Today: Tuesday, 26 October 2021 year

Ancient Roman home and mosaics unearthed during Italian apartment renovation

Ancient Roman home and mosaics unearthed during Italian apartment renovation

A building in central Rome holds a hidden treasure in the basement, the archaeologists said. The remains of a Roman-era home include elaborate mosaics.

A mosaics from a Roman “Domus”, or home, dating from between the first century BC to the second century AD, was discovered during the renovation of an ancient building at the central part of Italy’s capital. The remains were revealed by excavations to transform the former headquarters of the National Bank of Labour into an apartment building after its purchase by French bank BNP Paribas.

As Roberto Narducci, an archaeologist from Rome’s Directorate of Cultural Assets, said, the researchers were delighted to find such as ‘archaeological box’. In fact, an architectural structure having two functions: to protect the mosaics and to allow the public to have access to it.

The mosaics depict sinewy vines creeping from pots, black and white geometric patterns, and even a bright green parrot perched atop a branch, AFP reports. Doors opened to the public on Friday after four years of technologically complex excavation work that was completed in 2018.

The archaeologists are happy to the opportunity to study ancient mosaics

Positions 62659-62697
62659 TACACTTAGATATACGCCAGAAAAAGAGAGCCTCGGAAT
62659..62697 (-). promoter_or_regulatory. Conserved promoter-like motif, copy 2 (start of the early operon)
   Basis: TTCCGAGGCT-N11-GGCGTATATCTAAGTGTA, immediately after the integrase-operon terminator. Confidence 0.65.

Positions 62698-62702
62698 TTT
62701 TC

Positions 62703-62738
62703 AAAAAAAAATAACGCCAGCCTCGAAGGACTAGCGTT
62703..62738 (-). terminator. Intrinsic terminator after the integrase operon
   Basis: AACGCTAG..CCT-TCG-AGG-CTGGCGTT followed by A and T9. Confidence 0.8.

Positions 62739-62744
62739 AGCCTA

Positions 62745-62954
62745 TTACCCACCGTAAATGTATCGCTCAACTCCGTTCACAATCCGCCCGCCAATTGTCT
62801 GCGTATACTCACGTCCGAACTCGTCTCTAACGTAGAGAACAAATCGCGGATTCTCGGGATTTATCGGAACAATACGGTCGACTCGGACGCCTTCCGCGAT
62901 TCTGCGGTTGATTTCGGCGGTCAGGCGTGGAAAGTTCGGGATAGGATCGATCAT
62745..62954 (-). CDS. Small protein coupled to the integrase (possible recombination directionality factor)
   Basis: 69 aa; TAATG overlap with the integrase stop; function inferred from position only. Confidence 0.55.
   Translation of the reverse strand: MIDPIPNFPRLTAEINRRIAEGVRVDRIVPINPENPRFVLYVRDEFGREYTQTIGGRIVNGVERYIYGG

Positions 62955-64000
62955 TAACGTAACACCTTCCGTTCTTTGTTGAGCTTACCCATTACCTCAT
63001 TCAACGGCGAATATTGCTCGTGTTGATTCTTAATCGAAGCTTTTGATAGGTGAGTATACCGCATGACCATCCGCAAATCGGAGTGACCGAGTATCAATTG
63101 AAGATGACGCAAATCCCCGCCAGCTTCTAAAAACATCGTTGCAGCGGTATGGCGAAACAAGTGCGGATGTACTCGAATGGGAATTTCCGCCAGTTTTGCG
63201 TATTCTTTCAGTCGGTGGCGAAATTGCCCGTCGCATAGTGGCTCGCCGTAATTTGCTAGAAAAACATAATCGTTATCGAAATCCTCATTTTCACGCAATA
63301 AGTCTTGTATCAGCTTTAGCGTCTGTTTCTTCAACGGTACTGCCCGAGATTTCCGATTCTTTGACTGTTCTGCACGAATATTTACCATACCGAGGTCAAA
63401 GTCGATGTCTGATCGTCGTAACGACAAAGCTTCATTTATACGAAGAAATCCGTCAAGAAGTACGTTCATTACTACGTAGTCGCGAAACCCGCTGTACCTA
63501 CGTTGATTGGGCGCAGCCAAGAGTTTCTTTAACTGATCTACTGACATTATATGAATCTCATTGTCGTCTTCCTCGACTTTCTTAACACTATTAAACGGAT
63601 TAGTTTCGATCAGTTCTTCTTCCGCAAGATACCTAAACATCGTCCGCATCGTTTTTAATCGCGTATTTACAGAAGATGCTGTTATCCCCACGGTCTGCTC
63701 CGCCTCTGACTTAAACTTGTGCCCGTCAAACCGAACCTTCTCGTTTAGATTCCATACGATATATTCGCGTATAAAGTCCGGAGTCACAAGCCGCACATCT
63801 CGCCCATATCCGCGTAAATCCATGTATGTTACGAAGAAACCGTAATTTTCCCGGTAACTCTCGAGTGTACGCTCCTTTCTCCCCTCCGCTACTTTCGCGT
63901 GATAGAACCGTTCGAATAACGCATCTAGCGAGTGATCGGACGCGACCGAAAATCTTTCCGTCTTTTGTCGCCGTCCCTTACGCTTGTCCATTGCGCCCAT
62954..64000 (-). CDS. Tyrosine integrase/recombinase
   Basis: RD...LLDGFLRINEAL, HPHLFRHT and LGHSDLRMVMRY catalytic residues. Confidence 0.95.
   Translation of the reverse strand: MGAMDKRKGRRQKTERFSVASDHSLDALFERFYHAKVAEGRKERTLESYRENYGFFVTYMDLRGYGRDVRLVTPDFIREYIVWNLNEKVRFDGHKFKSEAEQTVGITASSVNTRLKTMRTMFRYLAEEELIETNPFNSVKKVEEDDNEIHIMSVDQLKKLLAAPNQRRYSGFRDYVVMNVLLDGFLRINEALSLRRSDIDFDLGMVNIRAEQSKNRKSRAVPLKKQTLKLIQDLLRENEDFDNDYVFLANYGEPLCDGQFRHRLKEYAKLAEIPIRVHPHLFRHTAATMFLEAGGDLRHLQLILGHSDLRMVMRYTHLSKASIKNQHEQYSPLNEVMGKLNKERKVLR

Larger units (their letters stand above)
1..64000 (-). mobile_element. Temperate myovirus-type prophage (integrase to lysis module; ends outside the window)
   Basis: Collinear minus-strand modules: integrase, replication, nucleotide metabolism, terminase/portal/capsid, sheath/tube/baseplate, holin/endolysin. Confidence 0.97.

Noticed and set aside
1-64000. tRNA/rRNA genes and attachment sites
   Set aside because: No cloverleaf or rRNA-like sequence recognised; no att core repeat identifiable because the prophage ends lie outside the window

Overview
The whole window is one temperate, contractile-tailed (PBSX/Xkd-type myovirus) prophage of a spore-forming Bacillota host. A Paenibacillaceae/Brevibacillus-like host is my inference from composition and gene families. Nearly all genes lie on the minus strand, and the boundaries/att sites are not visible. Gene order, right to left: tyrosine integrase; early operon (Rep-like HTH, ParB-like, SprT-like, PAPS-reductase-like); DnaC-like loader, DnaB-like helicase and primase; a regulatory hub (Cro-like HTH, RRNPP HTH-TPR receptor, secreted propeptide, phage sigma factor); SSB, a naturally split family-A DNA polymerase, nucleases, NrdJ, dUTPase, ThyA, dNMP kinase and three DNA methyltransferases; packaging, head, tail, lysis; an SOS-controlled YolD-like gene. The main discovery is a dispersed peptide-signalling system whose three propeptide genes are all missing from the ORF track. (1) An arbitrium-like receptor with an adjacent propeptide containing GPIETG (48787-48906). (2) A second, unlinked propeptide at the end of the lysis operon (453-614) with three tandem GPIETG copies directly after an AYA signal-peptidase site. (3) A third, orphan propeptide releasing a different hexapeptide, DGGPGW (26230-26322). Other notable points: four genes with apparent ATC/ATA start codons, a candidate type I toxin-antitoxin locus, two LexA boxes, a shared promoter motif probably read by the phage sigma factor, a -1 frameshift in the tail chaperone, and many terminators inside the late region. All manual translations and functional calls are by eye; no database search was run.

The archaeologists study several layers of mosaics that were superimposed on each other over the centuries, six in total: from a scientific point of view, this happens extremely rarely.

Taking into account the scale of the precious antic area of over 2,000 square metres, it wasn’t surprising that the scientists unearthed even more findings, some dating back as far as the eighth century BC, including the remains of a military construction that may have been a watchtower. Its foundations are still visible.

Meantime, residents are “proud” of the former Roman home below them. They have preferential access when the site is open to the public. A deal between Rome’s cultural assets department and the condominium provides for visits by the public on the first and third Friday of each month, under the supervision of a guide.

“It’s true we’re inside a residential building, but we are also on an archaeological site where the objects belong to the state,” Narducci said.